Baht Set for Worst Quarter in 13 Years as Fed Triggers Outflows

The baht was set for its worst quarter since 2000 as overseas investors cut holdings of Thai bonds and stocks on the prospect of the Federal Reserve phasing out stimulus that fueled demand for emerging-market assets.

The yield on 10-year government bonds increased in June by the most since March 2012 as global funds pulled $2.6 billion from Thai debt and equities, official data show. Fed Chairman Ben S. Bernanke said last week that bond-buying, known as quantitative easing, could be reduced this year and ended in 2014. The finance ministry cut its 2013 growth forecast yesterday to 4 percent to 5 percent, compared with a previous range of 4.8 percent to 5.8 percent, amid concern the economy of China, Thailand’s largest export market, is slowing.

“With concern about the Fed’s reduction in quantitative easing, fund outflows accelerated and that weighed on the baht,” said Hideki Hayashi, a researcher at the Japan Center for Economic Research in Tokyo. “Concern about China’s economy is also growing and that’s also negative for the baht.”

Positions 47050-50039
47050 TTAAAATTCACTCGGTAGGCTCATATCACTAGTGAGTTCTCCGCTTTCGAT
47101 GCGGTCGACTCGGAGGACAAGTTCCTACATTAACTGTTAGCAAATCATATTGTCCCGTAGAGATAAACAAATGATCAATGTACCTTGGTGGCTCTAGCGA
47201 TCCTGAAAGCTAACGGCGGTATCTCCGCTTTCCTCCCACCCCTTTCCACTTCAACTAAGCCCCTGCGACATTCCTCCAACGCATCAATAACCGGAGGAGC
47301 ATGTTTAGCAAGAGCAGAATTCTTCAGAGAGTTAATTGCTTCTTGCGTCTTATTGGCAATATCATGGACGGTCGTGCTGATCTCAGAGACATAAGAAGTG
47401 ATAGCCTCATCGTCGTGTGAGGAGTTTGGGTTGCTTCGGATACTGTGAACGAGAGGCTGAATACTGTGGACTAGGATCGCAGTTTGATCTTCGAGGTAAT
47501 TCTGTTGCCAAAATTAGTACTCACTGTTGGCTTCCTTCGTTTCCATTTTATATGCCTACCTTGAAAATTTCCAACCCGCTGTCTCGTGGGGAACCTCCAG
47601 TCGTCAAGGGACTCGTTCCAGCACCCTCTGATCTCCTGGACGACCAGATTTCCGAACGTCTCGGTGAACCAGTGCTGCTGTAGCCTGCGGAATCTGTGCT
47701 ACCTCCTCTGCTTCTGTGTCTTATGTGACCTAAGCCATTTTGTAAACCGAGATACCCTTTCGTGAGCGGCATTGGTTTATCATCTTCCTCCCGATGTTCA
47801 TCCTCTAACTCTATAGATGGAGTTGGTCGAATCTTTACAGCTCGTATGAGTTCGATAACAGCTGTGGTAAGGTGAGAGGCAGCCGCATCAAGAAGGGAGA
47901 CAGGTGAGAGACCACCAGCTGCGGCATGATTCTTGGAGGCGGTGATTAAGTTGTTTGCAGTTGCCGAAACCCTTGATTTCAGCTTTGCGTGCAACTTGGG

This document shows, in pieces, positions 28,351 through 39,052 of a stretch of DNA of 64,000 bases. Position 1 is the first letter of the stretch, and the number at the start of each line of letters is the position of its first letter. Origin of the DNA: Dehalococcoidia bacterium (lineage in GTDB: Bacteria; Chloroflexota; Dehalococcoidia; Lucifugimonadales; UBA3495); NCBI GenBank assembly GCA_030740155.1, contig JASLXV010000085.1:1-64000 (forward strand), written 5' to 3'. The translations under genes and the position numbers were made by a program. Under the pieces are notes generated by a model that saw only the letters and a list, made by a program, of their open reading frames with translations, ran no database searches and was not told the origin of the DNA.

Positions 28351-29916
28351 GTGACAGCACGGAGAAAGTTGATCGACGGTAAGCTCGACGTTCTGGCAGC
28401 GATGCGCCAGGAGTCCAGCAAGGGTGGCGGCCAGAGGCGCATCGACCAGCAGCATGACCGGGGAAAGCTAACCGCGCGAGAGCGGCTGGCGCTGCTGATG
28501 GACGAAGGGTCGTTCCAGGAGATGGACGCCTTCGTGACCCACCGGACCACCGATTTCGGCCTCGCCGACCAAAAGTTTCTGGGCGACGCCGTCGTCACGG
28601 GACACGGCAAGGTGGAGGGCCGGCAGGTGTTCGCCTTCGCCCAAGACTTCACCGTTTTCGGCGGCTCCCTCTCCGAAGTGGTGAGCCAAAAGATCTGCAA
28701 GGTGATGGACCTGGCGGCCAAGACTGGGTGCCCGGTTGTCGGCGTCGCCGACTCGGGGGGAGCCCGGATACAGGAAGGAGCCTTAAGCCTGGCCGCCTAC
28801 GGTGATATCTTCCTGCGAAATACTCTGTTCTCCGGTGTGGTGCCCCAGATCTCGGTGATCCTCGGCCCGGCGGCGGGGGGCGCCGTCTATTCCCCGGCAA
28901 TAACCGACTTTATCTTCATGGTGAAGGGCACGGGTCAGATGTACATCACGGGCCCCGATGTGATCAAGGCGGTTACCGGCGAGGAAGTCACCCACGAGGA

The baht slumped 6.1 percent this quarter, the most since the three months through September 2000, to 31.17 per dollar as of 9:11 a.m. in Bangkok, data compiled by Bloomberg show. The currency, which dropped 2.7 percent this month and 0.1 percent today, touched 31.25 on June 21, the weakest level since Sept. 7.

One-month implied volatility, a measure of expected moves in the exchange rate used to price options, climbed 273 basis points, or 2.73 percentage points, this quarter to 7.95 percent. It rose 139 basis points this month and 24 basis points today.

Exports Fall

Overseas sales dropped 5.3 percent in May from a year earlier after increasing 2.9 percent the previous month, official data showed this week. The Bank of Thailand may cut this year’s export growth forecast from the current 7.5 percent, Senior Director Mathee Supapongse said yesterday. Central bank data on trade is due today.

The yield on the 3.625 percent bonds due June 2023 rose 27 basis points from the end of March to 3.8 percent, the largest quarterly increase since the first three months of 2012, according to data compiled by Bloomberg. The rate advanced 29 basis points this month and declined two basis points today.

To contact the reporter on this story: Yumi Teso in Bangkok at yteso1@bloomberg.net

To contact the editor responsible for this story: James Regan at jregan19@bloomberg.net

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